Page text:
The ABCs of Middle Level Education

5 Dec 2016

Are You Brave for the Middle Grades?

Are You Brave for the Middle Grades?

By: Dru Tomlin

What does it mean to be brave? Bravery has many different connotations in the middle grades. First, as most of us who work with young adolescents know, if you go to any party, picnic, or public place and tell people that you work with middle grades kiddos, the response we get is a mixture of bewilderment, bemusement, and “Whoa. I could never do that. You’re so brave.” Brave. As if we are literally waging war on some unimaginable front. Brave. As if we are desperately trying to defeat a foe bent on destruction and mayhem. Brave. As if we have signed ourselves up for a lifetime of harsh conditions, misery, and disappointment. Brave. And when they say “you’re so brave,” we often play along and perhaps even share a wild tale from the “front lines” to confirm their suspicions about working with young adolescents.
Maybe we say, “Oh this one kid I had once…”
Or we utter, “You’re never going to believe this kid in my class…”
And sometimes we smirk, “This kid drives me crazy--you’ve got to hear this one…”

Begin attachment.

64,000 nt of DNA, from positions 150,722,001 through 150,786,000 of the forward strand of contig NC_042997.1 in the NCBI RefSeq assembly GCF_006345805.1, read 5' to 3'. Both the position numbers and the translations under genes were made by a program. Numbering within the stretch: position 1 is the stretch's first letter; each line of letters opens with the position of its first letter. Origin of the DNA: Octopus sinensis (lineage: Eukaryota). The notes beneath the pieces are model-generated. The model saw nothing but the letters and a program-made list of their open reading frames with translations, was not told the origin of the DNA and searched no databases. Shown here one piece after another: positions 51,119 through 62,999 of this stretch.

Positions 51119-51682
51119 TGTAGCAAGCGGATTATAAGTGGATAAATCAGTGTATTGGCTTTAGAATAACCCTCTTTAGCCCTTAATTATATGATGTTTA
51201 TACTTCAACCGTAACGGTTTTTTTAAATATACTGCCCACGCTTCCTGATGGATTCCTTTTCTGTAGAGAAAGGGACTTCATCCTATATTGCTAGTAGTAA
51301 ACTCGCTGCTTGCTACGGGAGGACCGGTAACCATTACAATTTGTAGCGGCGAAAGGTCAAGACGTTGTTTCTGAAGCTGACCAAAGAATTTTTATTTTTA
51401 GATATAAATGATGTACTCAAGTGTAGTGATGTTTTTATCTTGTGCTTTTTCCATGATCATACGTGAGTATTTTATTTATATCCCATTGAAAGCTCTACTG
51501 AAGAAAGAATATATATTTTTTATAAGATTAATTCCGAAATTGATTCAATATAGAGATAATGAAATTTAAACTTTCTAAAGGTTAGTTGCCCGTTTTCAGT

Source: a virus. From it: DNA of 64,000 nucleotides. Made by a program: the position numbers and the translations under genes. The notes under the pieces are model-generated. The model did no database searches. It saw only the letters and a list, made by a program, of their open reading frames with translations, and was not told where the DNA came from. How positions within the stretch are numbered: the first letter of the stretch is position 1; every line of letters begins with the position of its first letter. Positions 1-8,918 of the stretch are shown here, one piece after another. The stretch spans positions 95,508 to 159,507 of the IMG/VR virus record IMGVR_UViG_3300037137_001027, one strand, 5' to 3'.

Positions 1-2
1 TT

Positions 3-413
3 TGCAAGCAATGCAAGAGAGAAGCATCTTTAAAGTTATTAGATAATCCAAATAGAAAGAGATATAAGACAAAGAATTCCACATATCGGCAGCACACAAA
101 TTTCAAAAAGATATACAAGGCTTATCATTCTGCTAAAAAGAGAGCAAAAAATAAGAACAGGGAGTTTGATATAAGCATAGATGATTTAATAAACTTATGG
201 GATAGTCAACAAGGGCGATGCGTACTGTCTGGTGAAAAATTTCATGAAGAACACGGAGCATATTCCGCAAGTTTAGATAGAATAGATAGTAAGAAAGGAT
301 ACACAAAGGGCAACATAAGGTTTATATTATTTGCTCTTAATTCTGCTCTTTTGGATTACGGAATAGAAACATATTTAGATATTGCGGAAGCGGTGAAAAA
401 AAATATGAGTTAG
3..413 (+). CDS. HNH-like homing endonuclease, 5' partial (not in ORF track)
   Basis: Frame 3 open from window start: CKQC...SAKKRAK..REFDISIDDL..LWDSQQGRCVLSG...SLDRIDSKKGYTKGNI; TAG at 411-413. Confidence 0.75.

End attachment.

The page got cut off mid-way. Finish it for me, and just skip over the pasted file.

Now, I’m not immune to this kind of talk, but here’s the charge: I think we should battle against that talk because it disrespects our kids and our profession. Instead of buying into that negative narrative, we need to combat that deficit rhetoric.

Okay, so how do we talk about bravery in the middle grades then? Let’s start by talking about what we get to do—instead of what we have to do. We bravely get to work with awesome kids. We bravely get to collaborate with awesome teachers. We bravely get to ask awesome questions. We bravely get to see awesome gains. We bravely get to face challenges that no one else faces. We bravely get to hear awesome jokes that no one else hears. So let’s tell it clear: the work we bravely get to do doesn’t come from a subtractive, desperate, combative place. It comes from a place of hope, possibility, and opportunity. We are brave because we value and understand young adolescents and admire the fact that they question and challenge us at times. And we are brave because we want our students to have the toolsthe social-emotional, academic, behavioral, and moral currencythey need to be successful, happy, and well. So the next time somebody calls you brave for working with young adolescents, explain your bravery like thatfrom a place of duty, responsibility, joy, and honor to do the work. So yeah, I get to work bravely in a middle school—what do you do?